Few debuts of an unraced maiden have drawn as much attention as Nicanor ’s first start January 31. The race proved anticlimactic, as the full brother to the late 2006 Kentucky Derby Presented by Yum! Brands (gr. I) winner Barbaro grabbed a quarter coming out of the starting gate and finished 10th of 12 runners.
Nicanor obviously had an excuse for his performance, and only time will tell if he has some measure of his older brother’s talent. But is there reason to believe that the talent is there? How often do siblings come even close to measuring up to a top horse’s talents?
Anecdotal evidence is rich on both sides. For instance, the mare Perdita (GB) produced four colts to the cover of St. Simon. Sandringham did little and was imported to the United States, where his stud record is said to have led to John Madden’s observation, “Once you have found that a horse is no good, his relatives don’t help him much.” But Florizel II (GB), the eldest of the quartet, won the 1895 Goodwood Cup, and his brothers Persimmon (GB) and Diamond Jubilee (GB) were still better. The former won the 1896 Derby and St. Leger Stakes before leading the English general sire list four times, while the latter won the English Triple Crown in 1900 and was a four-time leading sire in Argentina.
The Lord Derby-bred mare Scapa Flow (GB) also had a remarkable series of successes with one sire, Phalaris (GB), producing 1928 St. Leger winner and four-time leading sire Fairway (GB); 1930 One Thousand Guineas winner Fair Isle (GB), and 1924 Champion Stakes winner Pharos (GB), a leading sire in both England and France and ancestor of the Nasrullah and Northern Dancer male lines in all their various branches.
On this side of the Atlantic, Blue Delight threw four stakes winners from four foals by Bull Lea, including 1952 champion 3-year-old filly Real Delight and 1953 Kentucky Oaks winner Bubbley. (For good measure, she also produced 1956 Kentucky Oaks winner Princess Turia to the cover of Heliopolis.) La Troienne produced three high-class stakes winners from three foals by Black Toney in champions Black Helen and Bimelech and 1938 Selima Stakes winner Big Hurry, compared to two stakes winners from 11 foals by other sires.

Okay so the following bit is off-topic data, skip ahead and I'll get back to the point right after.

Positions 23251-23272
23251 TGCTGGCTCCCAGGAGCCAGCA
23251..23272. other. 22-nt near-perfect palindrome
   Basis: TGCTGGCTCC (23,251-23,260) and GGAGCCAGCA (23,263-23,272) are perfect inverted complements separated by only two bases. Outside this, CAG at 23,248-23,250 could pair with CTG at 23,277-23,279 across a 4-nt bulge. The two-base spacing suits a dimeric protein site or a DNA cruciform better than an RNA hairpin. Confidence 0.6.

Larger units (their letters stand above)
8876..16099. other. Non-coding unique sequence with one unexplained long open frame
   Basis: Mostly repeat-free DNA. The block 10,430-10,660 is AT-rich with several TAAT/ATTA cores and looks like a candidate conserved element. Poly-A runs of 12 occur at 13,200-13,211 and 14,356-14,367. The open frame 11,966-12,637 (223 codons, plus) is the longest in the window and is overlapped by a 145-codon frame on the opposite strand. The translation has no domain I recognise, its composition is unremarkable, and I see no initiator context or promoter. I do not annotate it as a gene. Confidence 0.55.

On the other hand, 1937 Triple Crown winner War Admiral had five full sisters that managed to win just one race between them. Native Dancer also had five full siblings, of which only one was a winner. Citation had full three siblings, of which one won. The list of high-profile failures that were full siblings to a top horse is long and seemingly endless.
In truth, of course, the odds are stacked against a good runner being duplicated by a sibling. On average, full siblings share just 50% of their genes, meaning that siblings can vary widely in genetic potential even in an average mating. (And, of course, siblings sometimes share substantially less than 50% of their genetic material thanks to the whims of chance.) Add to this the fact that most experts consider racing ability to be about 40-50% genetic with the rest dependent on environmental factors – training, nutrition, general handling, early experiences, and so on – and it’s easy to see why more full siblings to good horses fail than make names for themselves.
Still, common sense would indicate that full siblings to a good horse have a better chance of being good runners themselves than half-siblings, all other factors being equal and the respective sires being of roughly equal merit. As a test of this hypothesis, consider the produce records of the dams of Eclipse Award winners in the male and female juvenile, male and female 3-year-old, and male and female 4-year-old-and-up divisions. While this is not a random sample of the Thoroughbred population by any means, or even a random sample of all good runners, the resulting pool of horses may still yield some useful information.
Collectively, the dams of the 199 champions studied were an outstanding bunch of broodmares. Between them, they produced 1,630 named foals of racing age through the end of 2007, of which 931 (57.1%) were winners, 198 (12.1%) were stakes winners, and 117 (7.2%) were graded stakes winners – excellent figures considering that in the breed at large, only about three percent of named foals ever win stakes and less than one percent become graded stakes winners. The percentage of winners would doubtless be still higher were it not for owners’ tendency to retire untalented sisters and half-sisters to good horses to the breeding shed after just a few races rather than drop them into the claiming ranks where they might have a realistic chance to win.
Of the champions studied, 82 had no full brothers or sisters; the remaining 117 champs had 233 full siblings among them. By contrast, there were 1,397 half-siblings to champions in the studied group. But if these results are any indication, perhaps breeders should have tried repeat matings more often. Of the half-siblings, 787 (56.3%) won, 165 (11.8%) became stakes winners, and 84 (6.0%) became graded stakes winners as of December 31, 2007 – not bad. The full siblings, however, yielded 144 winners (61.8%), 53 stakes winners (22.7%), and 33 graded stakes winners (14.2%). Only one champion, Glorious Song, numbered another champion (Devil’s Bag) among her full siblings, but still, the collective record of the full siblings cannot be called anything less than outstanding.
The proverbial lightning seldom strikes twice, and the odds that a truly great horse will be duplicated in a sibling are slim even under the best of circumstances. But at least from this preliminary look at the evidence, repeating a successful mating is a good way of substantially improving the odds of getting a good horse, and that’s all any breeder can reasonably ask.